Xinhui Wang, Gyeong Hoon Kang, Mihaela Campan, Daniel J. Weisenberger, Tiffany I. Long, Wendy Cozen, Leslie Bernstein, Anna H. Wu, Kimberly D. Siegmund, Darryl Shibata, Peter W. Laird
PLOS ONE , 2011, DOI: 10.1371/journal.pone.0025985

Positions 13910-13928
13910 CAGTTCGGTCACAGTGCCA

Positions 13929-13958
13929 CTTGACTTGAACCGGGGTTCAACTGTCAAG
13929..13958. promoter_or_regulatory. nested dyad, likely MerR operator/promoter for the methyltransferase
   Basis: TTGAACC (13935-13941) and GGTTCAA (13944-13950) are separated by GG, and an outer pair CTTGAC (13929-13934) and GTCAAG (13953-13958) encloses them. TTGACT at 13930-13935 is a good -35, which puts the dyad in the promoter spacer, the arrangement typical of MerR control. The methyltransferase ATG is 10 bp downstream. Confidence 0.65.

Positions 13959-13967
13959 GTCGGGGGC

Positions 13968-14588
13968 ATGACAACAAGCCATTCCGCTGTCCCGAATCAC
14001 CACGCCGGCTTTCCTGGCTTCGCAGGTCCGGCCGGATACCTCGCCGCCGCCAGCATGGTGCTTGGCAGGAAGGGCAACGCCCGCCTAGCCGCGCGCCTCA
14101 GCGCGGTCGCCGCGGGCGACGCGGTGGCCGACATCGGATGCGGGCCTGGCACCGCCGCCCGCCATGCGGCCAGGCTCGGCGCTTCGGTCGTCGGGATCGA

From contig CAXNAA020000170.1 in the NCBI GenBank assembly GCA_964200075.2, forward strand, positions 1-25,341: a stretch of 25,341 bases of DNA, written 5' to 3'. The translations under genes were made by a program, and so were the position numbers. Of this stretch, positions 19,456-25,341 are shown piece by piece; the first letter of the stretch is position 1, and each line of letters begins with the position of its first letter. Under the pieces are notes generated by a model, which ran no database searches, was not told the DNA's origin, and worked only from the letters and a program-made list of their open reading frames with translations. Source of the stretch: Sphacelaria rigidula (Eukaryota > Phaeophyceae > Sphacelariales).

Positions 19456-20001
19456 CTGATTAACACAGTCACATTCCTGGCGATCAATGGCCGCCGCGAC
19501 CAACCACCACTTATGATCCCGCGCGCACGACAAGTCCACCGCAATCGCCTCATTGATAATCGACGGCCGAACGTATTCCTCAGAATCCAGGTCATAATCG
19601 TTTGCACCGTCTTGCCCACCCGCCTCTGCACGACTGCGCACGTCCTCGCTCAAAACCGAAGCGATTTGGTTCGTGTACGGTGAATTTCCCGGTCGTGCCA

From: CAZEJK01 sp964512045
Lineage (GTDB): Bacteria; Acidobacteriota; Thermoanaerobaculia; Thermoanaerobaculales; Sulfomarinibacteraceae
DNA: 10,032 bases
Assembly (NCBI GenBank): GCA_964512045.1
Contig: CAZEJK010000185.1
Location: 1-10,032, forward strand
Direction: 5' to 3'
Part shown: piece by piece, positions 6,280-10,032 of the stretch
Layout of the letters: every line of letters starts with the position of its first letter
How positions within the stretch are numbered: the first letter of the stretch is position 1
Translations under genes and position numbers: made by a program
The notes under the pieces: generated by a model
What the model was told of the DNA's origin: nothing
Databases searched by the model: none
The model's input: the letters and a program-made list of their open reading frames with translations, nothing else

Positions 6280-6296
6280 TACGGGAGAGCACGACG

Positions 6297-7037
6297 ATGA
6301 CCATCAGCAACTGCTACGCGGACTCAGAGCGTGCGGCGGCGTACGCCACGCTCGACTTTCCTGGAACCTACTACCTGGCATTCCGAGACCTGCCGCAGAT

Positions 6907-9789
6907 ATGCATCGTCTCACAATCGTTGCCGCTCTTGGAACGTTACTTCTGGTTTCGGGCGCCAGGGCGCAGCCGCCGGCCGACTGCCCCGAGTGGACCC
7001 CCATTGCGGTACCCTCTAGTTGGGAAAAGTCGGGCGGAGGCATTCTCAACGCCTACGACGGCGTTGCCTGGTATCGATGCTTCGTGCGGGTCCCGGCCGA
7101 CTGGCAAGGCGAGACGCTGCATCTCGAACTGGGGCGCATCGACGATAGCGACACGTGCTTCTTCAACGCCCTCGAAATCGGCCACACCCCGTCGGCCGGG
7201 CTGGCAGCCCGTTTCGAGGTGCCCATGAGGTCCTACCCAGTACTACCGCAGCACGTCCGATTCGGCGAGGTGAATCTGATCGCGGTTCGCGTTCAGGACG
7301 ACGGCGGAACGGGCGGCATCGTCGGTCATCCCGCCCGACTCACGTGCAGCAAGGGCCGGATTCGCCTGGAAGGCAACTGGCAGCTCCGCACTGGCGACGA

Abstract: Background Adenocarcinomas located near the gastroesophageal junction have unclear etiology and are difficult to classify. We used DNA methylation analysis to identify subtype-specific markers and new subgroups of gastroesophageal adenocarcinomas, and studied their association with epidemiological risk factors and clinical outcomes. Methodology/Principal Findings We used logistic regression models and unsupervised hierarchical cluster analysis of 74 DNA methylation markers on 45 tumor samples (44 patients) of esophageal and gastric adenocarcinomas obtained from a population-based case-control study to uncover epigenetic markers and cluster groups of gastroesophageal adenocarcinomas. No distinct epigenetic differences were evident between subtypes of gastric and esophageal cancers. However, we identified two gastroesophageal adenocarcinoma subclusters based on DNA methylation profiles. Group membership was best predicted by GATA5 DNA methylation status. We analyzed the associations between these two epigenetic groups and exposure using logistic regression, and the associations with survival time using Cox regression in a larger set of 317 tumor samples (278 patients). There were more males with esophageal and gastric cardia cancers in Cluster Group 1 characterized by higher GATA5 DNA methylation values (all p<0.05). This group also showed associations of borderline statistical significance with having ever smoked (p-value = 0.07), high body mass index (p-value = 0.06), and symptoms of gastroesophageal reflux (p-value = 0.07). Subjects in cluster Group 1 showed better survival than those in Group 2 after adjusting for tumor differentiation grade, but this was not found to be independent of tumor stage. Conclusions/Significance DNA methylation profiling can be used in population-based studies to identify epigenetic subclasses of gastroesophageal adenocarcinomas and class-specific DNA methylation markers that can be linked to epidemiological data and clinical outcome. Two new epigenetic subgroups of gastroesophageal adenocarcinomas were identified that differ to some extent in their survival rates, risk factors of exposure, and GATA5 DNA methylation.